Katahdin Lake, which Gov. Percival Baxter long wanted to include in the park he created, is now part of Baxter State Park. This is great news, but as important as the addition to the park, is the discussion about land use and access that the deal fostered. That discussion should not only continue but be broadened to include serious consideration of how relatively pristine places like Katahdin Lake, as well as snowmobile trails and hunting camps, can be used to draw more people to the area around Millinocket.
Earlier this year, the Sportman’s Alliance of Maine convinced some to oppose the deal because the land around the scenic lake would be off-limits to hunters if it became part of Baxter State Park. A compromise was reached, with the southern 4,000 acres around the lake going to Baxter and 2,000 acres in the north to be managed by the Bureau of Parks and Lands for hunting and other recreational uses. This arrangement was approved by the Legislature this spring.
Last Friday, state officials announced that the necessary $14 million had been raised — $2 million of it in just the last two weeks — to complete the deal. Over half the money came from donors who live full time in Maine, a strong endorsement of the project from the state’s residents.
Before the deal was completed, sportsmen and Millinocket-area residents became further concerned when conservationist Roxanne Quimby purchased 25,000 acres south of the Katahdin Lake parcel. This effectively blocked public access to the lake, so the governor directed the Department of Conservation to build a short road across a public reserved land unit to connect with private logging roads allowing the public to get to 2,000-acre hunting grounds without crossing Ms. Quimby’s land.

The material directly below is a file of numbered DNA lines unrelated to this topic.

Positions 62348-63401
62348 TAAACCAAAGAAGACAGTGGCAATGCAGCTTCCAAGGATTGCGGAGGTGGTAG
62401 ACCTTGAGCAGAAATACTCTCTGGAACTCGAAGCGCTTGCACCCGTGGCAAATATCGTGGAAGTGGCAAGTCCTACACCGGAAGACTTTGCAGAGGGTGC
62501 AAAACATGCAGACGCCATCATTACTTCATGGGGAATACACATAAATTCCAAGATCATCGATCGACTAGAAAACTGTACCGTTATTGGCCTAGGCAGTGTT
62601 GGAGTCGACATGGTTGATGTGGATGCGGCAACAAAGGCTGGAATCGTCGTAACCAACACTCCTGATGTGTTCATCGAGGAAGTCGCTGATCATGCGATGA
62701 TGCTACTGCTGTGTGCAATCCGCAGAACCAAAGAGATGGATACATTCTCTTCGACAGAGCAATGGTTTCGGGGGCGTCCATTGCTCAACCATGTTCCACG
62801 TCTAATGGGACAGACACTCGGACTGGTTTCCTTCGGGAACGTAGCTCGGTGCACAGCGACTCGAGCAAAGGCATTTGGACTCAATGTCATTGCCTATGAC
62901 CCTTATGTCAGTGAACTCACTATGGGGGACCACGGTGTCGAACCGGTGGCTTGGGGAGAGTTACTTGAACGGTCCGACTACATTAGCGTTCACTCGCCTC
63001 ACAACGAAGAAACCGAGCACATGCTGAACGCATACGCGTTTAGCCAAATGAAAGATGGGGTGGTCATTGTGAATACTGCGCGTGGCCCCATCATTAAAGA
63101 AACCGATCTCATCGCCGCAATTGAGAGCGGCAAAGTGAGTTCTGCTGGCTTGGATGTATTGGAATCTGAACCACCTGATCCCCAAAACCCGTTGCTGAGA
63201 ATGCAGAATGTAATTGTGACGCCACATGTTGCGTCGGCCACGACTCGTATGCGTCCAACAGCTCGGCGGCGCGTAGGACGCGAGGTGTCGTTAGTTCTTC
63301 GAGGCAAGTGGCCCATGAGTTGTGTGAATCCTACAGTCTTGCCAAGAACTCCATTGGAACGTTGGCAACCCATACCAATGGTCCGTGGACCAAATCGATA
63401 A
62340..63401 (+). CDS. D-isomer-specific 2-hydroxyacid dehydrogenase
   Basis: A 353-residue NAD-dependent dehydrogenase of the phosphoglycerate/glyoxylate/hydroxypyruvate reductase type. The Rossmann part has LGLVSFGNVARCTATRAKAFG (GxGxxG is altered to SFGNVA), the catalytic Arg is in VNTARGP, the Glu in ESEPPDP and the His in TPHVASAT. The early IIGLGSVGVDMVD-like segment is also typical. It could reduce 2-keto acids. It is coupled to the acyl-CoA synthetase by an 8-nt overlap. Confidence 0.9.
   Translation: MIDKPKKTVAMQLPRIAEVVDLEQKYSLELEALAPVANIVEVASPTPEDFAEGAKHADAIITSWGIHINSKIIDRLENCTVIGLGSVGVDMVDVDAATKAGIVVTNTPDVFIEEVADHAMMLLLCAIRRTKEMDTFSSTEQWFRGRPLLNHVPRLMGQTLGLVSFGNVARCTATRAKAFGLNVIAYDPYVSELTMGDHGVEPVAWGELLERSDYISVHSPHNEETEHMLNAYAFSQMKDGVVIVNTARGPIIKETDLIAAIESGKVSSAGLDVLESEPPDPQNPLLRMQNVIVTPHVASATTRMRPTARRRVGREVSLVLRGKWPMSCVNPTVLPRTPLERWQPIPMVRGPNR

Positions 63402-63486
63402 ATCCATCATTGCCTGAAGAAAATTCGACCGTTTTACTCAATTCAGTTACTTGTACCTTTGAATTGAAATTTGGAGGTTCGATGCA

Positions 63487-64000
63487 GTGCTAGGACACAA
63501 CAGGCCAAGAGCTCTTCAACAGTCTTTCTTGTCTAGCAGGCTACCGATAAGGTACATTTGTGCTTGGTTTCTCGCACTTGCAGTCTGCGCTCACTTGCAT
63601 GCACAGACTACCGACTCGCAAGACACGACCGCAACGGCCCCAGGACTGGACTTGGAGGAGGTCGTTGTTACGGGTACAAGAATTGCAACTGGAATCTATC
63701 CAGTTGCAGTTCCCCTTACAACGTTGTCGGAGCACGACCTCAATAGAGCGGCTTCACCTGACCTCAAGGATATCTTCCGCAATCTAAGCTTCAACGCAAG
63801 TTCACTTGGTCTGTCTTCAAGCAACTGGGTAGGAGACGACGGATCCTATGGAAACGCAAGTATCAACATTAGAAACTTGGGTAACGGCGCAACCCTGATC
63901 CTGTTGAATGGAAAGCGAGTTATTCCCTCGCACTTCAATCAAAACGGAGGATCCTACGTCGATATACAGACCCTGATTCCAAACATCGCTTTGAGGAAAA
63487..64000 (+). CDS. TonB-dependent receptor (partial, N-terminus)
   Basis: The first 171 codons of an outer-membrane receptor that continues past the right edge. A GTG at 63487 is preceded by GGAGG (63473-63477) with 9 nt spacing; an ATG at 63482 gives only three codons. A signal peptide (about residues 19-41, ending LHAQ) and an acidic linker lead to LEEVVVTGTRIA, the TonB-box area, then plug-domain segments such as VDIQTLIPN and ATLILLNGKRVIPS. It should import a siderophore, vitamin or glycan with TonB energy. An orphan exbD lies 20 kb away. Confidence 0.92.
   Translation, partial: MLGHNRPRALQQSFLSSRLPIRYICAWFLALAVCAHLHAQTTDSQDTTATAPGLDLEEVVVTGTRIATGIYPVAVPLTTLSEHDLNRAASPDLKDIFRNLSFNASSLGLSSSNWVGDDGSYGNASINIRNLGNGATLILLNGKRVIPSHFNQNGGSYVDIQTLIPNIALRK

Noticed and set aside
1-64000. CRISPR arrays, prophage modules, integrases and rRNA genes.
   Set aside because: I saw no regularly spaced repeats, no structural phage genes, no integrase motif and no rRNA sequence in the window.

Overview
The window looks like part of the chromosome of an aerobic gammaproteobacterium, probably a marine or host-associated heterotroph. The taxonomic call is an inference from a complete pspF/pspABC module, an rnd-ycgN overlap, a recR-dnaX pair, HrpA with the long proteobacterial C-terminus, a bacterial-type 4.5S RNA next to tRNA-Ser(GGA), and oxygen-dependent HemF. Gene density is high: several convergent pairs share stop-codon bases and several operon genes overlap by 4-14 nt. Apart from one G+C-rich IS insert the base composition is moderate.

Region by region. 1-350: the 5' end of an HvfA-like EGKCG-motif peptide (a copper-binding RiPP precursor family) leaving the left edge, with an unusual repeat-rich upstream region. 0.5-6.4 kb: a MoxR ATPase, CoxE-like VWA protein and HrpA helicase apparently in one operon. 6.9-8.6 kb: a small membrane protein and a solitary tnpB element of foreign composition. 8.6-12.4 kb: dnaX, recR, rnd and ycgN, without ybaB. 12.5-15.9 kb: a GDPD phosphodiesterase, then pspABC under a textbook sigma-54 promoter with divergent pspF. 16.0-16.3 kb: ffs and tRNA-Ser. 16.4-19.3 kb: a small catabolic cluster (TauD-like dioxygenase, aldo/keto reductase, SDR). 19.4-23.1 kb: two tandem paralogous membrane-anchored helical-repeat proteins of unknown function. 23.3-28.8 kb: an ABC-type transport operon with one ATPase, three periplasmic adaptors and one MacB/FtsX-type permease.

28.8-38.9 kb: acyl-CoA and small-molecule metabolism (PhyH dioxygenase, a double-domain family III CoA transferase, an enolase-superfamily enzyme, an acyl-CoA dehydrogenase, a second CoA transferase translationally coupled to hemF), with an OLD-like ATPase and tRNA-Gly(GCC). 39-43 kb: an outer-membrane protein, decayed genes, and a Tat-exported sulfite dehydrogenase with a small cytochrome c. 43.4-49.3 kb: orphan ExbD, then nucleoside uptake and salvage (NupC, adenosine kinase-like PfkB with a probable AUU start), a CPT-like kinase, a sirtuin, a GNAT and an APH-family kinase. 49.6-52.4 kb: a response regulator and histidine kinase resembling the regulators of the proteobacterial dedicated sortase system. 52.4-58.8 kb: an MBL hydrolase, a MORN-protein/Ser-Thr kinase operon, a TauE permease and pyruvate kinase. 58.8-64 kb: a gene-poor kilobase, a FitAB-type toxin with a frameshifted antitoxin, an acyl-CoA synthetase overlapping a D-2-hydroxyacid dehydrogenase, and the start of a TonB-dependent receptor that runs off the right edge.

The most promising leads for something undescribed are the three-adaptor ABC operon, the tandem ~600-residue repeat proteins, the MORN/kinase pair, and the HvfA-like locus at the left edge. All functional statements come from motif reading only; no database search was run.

Ms. Quimby met with local residents and sportsmen and reasserted that the land would be open to them until Sept. 2007. She also agreed to continue talking to them about a possible land swap that would improve access for snowmobiles, ATVs and others in the area.
This prompted Millinocket Town Councilor Wallace Paul to recommend that the council hold workshops with sportsmen, landowners, residents, the Katahdin Area Chamber of Commerce and officials from East Millinocket, Medway and other towns to develop a comprehensive approach to land-use issues. This is overdue and fits well with an earlier council resolution that town representatives be included in any future state discussions for proposed land sales, swaps and conservation easements around Baxter or the Katahdin region.
At the same time, sportsmen must more actively encourage Republican lawmakers to support a large bond issue for land acquisition or they should launch a private fundraising campaign like that for the Katahdin Lake purchase.
The Trust for Public Land, which purchased the Katahdin Lake parcel and gave it to the state, has an option to buy 8,000 acres next to Ms. Quimby’s land. This land could be used for roads and trails to access the area near Katahdin Lake or, perhaps better, to initiate a swap with Ms. Quimby that could substantially increase the amount of land in the area for hunting and motorized recreation. Neither is a possibility if the state doesn’t own it.
It can’t own it if TPL doesn’t come up with the money to buy it.